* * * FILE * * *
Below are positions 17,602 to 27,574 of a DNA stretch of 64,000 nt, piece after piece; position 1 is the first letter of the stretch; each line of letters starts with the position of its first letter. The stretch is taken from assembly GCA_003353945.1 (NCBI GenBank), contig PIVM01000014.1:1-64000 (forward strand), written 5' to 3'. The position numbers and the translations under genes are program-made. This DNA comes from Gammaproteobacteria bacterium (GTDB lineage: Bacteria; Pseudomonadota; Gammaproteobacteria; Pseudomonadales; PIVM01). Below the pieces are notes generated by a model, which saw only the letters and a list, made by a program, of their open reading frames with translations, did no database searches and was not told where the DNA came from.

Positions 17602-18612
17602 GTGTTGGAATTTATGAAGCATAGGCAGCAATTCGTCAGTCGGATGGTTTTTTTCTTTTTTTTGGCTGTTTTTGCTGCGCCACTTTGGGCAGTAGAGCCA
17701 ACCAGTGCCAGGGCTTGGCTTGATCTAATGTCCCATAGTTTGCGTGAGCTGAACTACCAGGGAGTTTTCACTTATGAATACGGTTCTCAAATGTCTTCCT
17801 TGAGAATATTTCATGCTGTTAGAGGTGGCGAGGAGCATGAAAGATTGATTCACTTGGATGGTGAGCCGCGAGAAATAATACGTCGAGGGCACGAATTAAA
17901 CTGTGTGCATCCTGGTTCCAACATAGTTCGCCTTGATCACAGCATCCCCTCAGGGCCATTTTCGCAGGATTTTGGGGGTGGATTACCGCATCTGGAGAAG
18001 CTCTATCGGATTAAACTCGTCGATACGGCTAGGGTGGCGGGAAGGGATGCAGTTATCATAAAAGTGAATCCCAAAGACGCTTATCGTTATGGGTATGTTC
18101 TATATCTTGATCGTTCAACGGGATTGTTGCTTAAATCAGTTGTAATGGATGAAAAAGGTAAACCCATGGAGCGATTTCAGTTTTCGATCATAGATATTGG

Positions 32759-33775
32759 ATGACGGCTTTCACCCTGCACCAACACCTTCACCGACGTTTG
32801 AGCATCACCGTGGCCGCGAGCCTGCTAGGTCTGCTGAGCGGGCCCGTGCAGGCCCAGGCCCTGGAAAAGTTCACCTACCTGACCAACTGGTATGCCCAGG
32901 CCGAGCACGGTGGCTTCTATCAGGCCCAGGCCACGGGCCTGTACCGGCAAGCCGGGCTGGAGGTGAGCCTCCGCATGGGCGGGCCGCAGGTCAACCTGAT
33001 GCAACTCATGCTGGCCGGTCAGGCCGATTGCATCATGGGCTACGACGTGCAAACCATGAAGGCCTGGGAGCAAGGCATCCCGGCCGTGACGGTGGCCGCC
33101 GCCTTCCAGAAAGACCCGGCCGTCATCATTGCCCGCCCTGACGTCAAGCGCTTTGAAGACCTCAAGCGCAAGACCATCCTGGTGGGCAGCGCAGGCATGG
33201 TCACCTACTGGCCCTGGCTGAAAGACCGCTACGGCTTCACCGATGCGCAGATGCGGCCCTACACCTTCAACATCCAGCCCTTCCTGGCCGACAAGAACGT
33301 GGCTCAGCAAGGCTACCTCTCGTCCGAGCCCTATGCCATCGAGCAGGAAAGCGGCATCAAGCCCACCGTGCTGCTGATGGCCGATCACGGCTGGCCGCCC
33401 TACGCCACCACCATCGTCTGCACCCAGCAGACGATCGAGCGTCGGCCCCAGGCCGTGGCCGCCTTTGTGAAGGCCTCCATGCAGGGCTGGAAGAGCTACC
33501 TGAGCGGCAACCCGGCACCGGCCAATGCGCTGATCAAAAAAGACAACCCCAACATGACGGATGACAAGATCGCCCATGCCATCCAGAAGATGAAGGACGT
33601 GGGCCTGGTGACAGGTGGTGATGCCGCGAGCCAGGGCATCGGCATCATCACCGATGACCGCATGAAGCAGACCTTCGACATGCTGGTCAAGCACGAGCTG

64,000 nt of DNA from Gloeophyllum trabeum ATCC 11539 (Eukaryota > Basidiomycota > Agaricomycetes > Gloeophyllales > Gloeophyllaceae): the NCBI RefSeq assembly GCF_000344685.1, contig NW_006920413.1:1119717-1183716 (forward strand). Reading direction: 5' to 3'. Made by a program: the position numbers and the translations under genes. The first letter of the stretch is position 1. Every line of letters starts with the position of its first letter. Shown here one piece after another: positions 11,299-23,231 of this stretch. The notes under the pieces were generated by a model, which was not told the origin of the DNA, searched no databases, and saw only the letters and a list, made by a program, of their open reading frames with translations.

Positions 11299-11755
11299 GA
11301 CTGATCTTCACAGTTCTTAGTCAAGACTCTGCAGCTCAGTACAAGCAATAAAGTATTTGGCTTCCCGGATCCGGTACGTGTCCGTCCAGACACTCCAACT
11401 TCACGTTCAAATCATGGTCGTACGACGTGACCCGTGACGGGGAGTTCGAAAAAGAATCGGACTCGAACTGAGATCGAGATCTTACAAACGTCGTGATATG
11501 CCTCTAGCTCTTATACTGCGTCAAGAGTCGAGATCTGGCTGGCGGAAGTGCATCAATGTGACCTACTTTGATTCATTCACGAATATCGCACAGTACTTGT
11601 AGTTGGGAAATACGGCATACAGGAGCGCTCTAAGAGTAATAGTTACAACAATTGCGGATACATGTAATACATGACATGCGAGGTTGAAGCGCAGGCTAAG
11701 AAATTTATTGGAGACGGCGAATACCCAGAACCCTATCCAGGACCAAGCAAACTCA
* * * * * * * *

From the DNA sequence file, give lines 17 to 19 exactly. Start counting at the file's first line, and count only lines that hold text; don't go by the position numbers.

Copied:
33401 TACGCCACCACCATCGTCTGCACCCAGCAGACGATCGAGCGTCGGCCCCAGGCCGTGGCCGCCTTTGTGAAGGCCTCCATGCAGGGCTGGAAGAGCTACC
33501 TGAGCGGCAACCCGGCACCGGCCAATGCGCTGATCAAAAAAGACAACCCCAACATGACGGATGACAAGATCGCCCATGCCATCCAGAAGATGAAGGACGT
33601 GGGCCTGGTGACAGGTGGTGATGCCGCGAGCCAGGGCATCGGCATCATCACCGATGACCGCATGAAGCAGACCTTCGACATGCTGGTCAAGCACGAGCTG